The Supreme Court (SC) on May 31, 2018 directed the Centre to not to disburse any grants to the states which have not yet registered domestic workers under the Unorganised Workers Social Security Act, 2008.
The ruling came after the apex court was told that several states have still not complied with its direction of January 11, 2018 in which it had directed the registration of domestic workers, beginning from February 2018.
• A bench of Justices Kurian Joseph and M M Shantanagoudar also directed the Secretary of the Labour Department of the Centre to furnish a report regarding the status of registration in three months.
• The court also ordered that the domestic workers should not only be registered but should also be provided with the identity cards.
• It issued notices to all state governments and asked the chief secretaries of each state to file a status report on action taken in compliance to its earlier orders.
• The Central Government shall not disburse any further grants to the States, which have not registered the domestic workers.
Who filed the petition and why?
The ruling came on a petition filed by NGO Shramjeevi Mahila Samiti, which had told the court that despite the Act coming into force in 2008 and framing of several schemes, no domestic worker has enjoyed their benefits.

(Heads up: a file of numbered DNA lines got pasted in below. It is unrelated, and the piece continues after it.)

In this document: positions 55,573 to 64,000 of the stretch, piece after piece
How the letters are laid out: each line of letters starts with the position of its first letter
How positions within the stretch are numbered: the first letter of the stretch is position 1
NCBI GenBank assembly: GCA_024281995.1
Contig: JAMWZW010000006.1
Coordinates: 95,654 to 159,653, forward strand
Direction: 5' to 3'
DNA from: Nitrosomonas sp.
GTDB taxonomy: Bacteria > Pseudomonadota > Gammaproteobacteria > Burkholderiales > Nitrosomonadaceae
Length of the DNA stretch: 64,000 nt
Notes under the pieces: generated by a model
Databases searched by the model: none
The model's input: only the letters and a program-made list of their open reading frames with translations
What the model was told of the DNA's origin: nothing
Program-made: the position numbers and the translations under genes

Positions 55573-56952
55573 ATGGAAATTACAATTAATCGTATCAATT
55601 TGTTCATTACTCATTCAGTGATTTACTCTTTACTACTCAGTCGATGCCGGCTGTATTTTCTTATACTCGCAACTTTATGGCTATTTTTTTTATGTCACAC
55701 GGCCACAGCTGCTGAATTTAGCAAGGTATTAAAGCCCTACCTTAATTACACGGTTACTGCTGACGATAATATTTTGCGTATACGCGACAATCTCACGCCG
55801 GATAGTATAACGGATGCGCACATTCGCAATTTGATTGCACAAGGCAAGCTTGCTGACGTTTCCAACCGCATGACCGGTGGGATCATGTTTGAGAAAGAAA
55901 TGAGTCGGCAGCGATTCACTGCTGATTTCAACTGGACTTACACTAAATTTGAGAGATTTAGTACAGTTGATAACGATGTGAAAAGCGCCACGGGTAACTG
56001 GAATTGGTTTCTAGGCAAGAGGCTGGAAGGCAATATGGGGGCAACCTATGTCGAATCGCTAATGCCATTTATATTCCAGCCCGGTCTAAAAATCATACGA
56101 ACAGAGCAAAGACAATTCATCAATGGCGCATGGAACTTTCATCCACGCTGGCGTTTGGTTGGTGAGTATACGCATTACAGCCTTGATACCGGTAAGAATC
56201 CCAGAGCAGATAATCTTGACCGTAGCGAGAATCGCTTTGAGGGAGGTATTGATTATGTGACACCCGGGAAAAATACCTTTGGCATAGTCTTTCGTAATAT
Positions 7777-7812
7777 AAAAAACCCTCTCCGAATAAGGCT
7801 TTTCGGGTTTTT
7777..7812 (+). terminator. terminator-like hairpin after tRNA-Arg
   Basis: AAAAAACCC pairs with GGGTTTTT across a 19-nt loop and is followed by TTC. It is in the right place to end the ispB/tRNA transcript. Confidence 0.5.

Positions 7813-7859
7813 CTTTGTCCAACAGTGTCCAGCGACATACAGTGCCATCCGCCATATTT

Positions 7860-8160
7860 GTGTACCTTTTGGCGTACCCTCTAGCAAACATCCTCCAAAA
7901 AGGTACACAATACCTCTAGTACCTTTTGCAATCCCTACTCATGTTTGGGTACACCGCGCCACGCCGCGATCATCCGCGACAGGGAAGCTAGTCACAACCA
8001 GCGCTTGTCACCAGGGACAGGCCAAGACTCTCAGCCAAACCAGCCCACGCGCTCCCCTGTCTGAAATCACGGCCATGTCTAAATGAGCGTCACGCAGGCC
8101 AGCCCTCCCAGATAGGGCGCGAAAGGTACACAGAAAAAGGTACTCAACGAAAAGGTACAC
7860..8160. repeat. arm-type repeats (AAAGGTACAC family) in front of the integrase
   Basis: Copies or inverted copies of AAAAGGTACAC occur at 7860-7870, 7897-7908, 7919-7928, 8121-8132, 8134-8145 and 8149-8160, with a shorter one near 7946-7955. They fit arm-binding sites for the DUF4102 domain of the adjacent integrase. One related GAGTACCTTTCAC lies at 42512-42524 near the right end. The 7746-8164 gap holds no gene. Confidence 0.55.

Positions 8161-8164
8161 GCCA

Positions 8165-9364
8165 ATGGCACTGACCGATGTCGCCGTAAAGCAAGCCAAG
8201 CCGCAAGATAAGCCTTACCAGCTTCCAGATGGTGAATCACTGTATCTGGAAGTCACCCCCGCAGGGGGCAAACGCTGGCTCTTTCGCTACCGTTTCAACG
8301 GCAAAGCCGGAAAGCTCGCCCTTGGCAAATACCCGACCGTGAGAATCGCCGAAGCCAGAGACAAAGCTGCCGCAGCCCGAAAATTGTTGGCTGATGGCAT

Constitution of a National Social Security Board
• The Supreme Court on March 24, 2017 directed the Centre to constitute a National Social Security Board as per the provisions of the Unorganised Workers' Social Security Act, 2008.
• Accordingly, the Centre had set up the board on May 22, 2017. The board was asked to file a report within a period of one month regarding the steps taken for the welfare of the unorganised sector and domestic workers.
• As a pilot project, the court directed the Delhi Government to take immediate steps to register the domestic workers under the Act.
The Unorganised Workers Social Security Act, 2008
As per provisions of the Act, every unorganised worker shall be eligible for registration subject to the fulfilment of the two conditions; he or she should have completed 14 years of age; and a self-declaration by him or her confirming that he or she is an unorganised worker.
The State Governments are mandated to register the unorganised workers and to provide them with benefits of welfare schemes other than the three basic social security schemes of the Central Government i.e. (i) life and disability cover, (ii) health and maternity benefits, and (iii) old age protection.
Few schemes that work for unorganised workers: